Some of the '93 photos are from the catalog, most are from the Italy boat. That explains why the engines change.
posted 12-17-2000 08:45 PM ET (US)
I've seen a 27 with a tri-axle trailer
located in a Tampa boat yard.I am going to
call for year and price.It is powered by
twin 225 Johnsons.I believe it had a tower
and a hard top.
posted 12-20-2000 09:25 PM ET (US)
Nice pair of 27WAs!
This past July I made the leap from a 22 Outrage to a 27 Offshore, with Ev250s. Before buying, I looked at both models, the WA has much more cabin, and associated amenities, while the Offshore has quite a bit more open space on the bow for fishing, as well as all kinds of standard rigging for fishing. I fish quite a bit, so the Offshore fits me, but I'd have been real happy with either model.
The Offshore never came with Whaler drive, though it doesn't feel like it needs the added bouyancy, even with the big 600lb 250s and 1500lbs of fuel. However, without Whaler drive, mounting the very tall 250s is interesting. The stock false transom splash board must be removed, and a new one fabricated, with the eight rod holders facing forward, so the motors can be fully raised out of the water. I'm told this not an issue with any of the newer 225s or even 250s. Hopefully it will be a long while before I need to test this with the purchase of new motors!
The Offshore feels like it's going to be a great boat, with plenty of muscle to get us out and back from the offshore canyons of the DE coast. I have some pictures and will get them to Cetacea once I get a scanner installed (known Christmas present!).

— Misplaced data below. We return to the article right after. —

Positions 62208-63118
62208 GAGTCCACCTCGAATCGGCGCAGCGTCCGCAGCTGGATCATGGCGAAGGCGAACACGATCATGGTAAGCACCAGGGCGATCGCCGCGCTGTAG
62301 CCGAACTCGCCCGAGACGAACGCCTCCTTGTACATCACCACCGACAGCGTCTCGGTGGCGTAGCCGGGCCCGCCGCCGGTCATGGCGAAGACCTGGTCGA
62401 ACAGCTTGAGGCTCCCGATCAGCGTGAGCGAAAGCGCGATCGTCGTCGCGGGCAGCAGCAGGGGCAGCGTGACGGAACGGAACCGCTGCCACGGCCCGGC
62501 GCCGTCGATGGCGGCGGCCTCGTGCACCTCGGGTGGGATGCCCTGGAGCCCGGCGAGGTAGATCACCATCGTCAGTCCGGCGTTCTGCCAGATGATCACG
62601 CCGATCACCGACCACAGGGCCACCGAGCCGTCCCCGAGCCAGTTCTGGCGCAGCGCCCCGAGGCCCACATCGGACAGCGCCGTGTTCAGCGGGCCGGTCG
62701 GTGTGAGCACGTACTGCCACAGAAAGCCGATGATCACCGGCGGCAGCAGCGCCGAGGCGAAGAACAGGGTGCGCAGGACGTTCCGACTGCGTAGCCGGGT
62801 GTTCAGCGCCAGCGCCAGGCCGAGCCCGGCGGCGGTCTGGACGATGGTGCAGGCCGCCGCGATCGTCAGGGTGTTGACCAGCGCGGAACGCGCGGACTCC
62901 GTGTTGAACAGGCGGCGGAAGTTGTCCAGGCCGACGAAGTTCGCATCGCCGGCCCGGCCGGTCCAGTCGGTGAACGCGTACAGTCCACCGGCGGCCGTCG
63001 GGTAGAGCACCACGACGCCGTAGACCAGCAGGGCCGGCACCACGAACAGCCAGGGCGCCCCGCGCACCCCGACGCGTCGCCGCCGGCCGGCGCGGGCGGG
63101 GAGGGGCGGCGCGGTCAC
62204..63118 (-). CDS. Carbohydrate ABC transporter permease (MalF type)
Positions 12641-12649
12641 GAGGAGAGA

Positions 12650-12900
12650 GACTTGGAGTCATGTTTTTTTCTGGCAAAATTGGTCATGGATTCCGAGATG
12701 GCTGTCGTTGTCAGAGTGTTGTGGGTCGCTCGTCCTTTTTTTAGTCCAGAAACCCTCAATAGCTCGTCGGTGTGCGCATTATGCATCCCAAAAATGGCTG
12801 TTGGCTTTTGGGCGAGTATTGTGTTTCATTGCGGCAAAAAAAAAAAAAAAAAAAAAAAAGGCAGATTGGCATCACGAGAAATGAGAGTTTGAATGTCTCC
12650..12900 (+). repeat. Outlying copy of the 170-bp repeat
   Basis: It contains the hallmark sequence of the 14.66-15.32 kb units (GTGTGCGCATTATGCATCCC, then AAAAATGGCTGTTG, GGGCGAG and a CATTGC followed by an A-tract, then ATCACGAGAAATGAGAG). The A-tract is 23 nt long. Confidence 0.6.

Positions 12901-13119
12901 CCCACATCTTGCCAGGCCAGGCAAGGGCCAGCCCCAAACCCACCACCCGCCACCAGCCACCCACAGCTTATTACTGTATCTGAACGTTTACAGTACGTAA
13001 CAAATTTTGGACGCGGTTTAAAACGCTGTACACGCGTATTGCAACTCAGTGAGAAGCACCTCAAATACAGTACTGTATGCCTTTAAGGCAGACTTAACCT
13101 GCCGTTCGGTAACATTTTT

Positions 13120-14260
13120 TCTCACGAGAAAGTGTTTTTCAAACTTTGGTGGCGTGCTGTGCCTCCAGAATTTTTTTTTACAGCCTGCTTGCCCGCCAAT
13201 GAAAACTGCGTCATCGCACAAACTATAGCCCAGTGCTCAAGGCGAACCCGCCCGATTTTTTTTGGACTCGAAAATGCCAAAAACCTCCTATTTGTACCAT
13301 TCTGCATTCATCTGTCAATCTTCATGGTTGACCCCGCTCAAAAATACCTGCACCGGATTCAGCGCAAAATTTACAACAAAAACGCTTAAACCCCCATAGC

posted 12-21-2000 08:17 AM ET (US)
Hi Nutshell ---
Just wondering did you come across the 27 Walk Arounds up North or were they Southern boats --- there are a lot of full cabin models around from the 80's but I haven't come across a 27 WA up north and would surely like to look an early to mid 90's over first hand ---
We have the 27 cc cuddy model now and I have been on an Offshore neither one fits our current needs as we have learned from our cc cuddy and looking over the Offshore.
Love the cc cuddy but it just isn't working out for our logistics and need for decent overnight accommodations --- need the extra berths and the semi-enclosed helm ---
Sounds like you have a real speed demon with those 250's --- Have you been able to determine what your mpg or mph is with them yet? --- With our 200 Yamaha's '87 models averaging about 1.4 to 1.6 mpg,ugh!
Regards and can't wait to see you photos --- Tom
posted 12-26-2000 02:36 PM ET (US)
Last 27WA I looked at was last spring, a '91 with 225Yams. It was at a dealer in NJ, for $45K, but it already had a contract on it, pending a sea trial. From what I could see, it was in nice shape, and really only needed electronic upgrades and outriggers. Not sure about the engines, as I never had them checked. Apparently the sea trial went well because it was sold and moved to FL.
We're still getting used to the Offshore. On glass-like water she's pretty fast, at 52mph, though not sure we even had trim tabs and engines optimized. Cruising speed is more like 30 mph at about 3800 rpm. We haven't rigorously calculated fuel consumption, probably scared to, but roughly estimating, we're more in the 1.3 range.